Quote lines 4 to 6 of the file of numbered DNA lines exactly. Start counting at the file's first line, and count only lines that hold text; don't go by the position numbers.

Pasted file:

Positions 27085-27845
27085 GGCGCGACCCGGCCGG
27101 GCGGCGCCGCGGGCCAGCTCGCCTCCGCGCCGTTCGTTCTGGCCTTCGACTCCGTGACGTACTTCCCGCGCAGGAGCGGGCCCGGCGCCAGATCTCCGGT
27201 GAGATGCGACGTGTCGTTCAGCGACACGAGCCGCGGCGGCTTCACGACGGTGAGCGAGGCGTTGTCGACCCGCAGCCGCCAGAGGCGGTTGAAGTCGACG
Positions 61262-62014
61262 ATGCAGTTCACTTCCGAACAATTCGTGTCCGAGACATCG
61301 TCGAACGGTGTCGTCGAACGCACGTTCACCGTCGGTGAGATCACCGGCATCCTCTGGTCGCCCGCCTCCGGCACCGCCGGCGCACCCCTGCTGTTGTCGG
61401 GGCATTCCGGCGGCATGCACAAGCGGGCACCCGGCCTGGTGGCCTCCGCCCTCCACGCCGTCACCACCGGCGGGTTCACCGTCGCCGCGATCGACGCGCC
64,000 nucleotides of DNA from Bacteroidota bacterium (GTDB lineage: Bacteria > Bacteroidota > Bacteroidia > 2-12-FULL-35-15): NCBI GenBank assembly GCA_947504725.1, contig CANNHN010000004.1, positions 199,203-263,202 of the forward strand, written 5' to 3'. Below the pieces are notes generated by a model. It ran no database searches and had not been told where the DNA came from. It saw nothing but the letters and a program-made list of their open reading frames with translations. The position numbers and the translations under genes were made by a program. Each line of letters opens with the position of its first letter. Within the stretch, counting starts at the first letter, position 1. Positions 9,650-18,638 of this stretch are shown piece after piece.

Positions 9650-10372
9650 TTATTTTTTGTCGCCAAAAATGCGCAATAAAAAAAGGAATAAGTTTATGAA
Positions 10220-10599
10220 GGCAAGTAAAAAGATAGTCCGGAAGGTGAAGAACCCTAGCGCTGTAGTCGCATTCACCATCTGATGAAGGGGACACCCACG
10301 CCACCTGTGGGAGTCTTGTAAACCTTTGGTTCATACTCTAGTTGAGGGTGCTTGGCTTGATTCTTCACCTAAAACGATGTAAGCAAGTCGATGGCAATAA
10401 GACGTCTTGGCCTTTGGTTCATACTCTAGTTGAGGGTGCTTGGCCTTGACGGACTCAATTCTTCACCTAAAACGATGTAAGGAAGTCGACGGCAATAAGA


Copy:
27201 GAGATGCGACGTGTCGTTCAGCGACACGAGCCGCGGCGGCTTCACGACGGTGAGCGAGGCGTTGTCGACCCGCAGCCGCCAGAGGCGGTTGAAGTCGACG
Positions 61262-62014
61262 ATGCAGTTCACTTCCGAACAATTCGTGTCCGAGACATCG